3. Create a new resource record for the cluster DNS name in the corporate network DNS that points the FQDN name of the NLB cluster to its cluster IP address.

Add a resource record to the corporate DNS for the cluster DNS name configured on the corporate NLB host

Checkbox

4. Import the server authentication certificate to the Default Web Site for each federation server in the farm.

noteNote
Installing this certificate on the Default Web Site is a requirement before you can use the AD FS Federation Server Configuration Wizard.

Import a server authentication certificate to the Default Web Site

Checkbox

5. Create and configure a dedicated service account in Active Directory where the federation server farm will reside and configure each federation server in the farm to use this account.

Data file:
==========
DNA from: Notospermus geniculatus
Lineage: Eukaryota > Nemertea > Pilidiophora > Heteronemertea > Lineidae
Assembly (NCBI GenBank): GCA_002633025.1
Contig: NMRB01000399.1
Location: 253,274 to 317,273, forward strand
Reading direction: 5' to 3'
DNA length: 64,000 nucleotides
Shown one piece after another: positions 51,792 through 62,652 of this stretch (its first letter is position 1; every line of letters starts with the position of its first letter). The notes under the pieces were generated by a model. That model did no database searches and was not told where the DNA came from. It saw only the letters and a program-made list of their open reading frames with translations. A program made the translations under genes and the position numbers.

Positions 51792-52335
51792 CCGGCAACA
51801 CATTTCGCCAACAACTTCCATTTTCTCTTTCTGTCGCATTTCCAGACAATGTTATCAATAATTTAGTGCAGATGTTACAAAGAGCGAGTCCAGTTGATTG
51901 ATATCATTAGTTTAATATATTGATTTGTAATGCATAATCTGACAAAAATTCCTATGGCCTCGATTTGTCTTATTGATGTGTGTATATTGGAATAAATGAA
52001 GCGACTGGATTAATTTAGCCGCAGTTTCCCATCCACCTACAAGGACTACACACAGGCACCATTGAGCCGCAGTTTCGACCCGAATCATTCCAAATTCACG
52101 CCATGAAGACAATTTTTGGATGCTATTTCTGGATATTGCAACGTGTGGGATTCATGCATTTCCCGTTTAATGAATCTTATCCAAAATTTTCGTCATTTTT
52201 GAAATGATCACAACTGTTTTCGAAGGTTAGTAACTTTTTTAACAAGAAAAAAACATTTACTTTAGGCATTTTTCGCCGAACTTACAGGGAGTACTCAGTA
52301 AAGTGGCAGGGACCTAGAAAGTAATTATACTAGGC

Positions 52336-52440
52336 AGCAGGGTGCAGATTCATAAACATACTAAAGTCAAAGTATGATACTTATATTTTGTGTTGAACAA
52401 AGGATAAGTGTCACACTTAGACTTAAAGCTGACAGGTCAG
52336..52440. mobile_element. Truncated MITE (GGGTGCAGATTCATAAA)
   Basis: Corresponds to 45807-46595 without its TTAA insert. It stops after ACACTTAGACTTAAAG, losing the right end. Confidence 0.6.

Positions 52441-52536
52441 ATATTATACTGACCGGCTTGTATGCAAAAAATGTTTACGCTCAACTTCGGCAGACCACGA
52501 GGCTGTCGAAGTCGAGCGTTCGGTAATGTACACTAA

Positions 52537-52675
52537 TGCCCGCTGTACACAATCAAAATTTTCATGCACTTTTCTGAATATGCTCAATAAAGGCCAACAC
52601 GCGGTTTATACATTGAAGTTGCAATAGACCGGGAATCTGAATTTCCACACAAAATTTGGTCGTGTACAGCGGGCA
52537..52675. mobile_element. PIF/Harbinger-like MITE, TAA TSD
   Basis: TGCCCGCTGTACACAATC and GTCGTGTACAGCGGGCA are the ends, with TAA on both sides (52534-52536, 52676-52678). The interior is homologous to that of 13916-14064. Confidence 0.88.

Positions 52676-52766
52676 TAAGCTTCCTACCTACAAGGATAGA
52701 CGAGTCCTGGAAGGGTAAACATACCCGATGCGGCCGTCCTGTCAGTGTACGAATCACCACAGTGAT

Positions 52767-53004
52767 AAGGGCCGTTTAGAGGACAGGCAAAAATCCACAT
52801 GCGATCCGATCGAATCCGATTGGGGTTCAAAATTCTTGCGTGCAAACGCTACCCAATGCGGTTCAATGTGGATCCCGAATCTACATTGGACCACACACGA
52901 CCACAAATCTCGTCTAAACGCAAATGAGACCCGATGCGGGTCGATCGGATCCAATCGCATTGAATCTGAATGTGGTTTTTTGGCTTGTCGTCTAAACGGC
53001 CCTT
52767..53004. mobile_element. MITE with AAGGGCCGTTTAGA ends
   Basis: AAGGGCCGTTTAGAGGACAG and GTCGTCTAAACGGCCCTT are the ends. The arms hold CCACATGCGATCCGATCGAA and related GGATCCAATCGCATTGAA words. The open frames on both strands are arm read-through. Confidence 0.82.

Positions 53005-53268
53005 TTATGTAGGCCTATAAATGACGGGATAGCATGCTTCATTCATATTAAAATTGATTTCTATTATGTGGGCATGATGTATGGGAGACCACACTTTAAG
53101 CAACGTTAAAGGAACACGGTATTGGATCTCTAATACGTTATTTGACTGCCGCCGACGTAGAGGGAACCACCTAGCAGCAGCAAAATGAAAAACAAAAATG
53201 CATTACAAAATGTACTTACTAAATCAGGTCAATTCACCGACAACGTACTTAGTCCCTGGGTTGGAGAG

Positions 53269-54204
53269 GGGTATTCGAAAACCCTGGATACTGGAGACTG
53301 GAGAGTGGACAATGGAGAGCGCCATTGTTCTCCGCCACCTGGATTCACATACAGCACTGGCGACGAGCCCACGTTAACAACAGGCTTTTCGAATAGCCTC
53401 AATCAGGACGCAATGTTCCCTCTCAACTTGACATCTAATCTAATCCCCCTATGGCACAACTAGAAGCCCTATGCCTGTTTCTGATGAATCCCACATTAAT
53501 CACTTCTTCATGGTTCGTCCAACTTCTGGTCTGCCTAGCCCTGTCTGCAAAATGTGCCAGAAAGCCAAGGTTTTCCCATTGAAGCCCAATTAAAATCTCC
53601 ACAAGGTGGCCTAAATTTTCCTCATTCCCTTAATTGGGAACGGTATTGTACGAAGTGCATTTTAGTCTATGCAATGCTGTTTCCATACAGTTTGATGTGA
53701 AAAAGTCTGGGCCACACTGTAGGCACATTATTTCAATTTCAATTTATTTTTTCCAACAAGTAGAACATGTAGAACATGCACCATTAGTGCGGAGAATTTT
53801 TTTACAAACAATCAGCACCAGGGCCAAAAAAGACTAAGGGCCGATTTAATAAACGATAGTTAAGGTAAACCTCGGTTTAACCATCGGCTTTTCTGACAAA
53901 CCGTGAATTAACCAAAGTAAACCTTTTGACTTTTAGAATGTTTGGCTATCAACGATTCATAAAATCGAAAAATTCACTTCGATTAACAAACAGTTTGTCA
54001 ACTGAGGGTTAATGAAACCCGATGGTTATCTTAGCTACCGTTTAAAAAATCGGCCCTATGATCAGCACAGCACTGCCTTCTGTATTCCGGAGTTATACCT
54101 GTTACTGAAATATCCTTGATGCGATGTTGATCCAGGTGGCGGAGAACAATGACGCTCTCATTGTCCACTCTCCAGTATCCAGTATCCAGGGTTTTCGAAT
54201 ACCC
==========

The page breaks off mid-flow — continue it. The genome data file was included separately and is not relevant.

Create a dedicated service account for the federation server farm

Checkbox

For AD FS to function, each computer that functions as a federation server must be joined to a domain. Federation server proxies may be joined to a domain, but it is not a requirement.

If you want to use AD FS in Windows Server 2012 R2, your Active Directory domain must run either of the following:

  • Windows Server

  • Windows Server 2008 R2

  • Windows Server 2012

  • Windows Server 2012 R2

  1. On the computer that you want to join to a domain, click Start, click Control Panel, and then double-click System.

  2. Under Computer name, domain, and workgroup settings, click Change settings.

  3. On the Computer Name tab, click Change.

  4. Under Member of, click Domain, type the name of the domain that this computer will join, and then click OK.

  5. Click OK, and then restart the computer.

For clients on the corporate network to successfully access the Federation Service, a host (A) resource record must first be created in the corporate Domain Name System (DNS) that resolves the cluster DNS name of the Federation Service (for example, fs.fabrikam.com) to the cluster IP address in the corporate network (for example, 172.16.1.3). You can use the following procedure to add a host (A) resource record to the corporate DNS for the NLB cluster.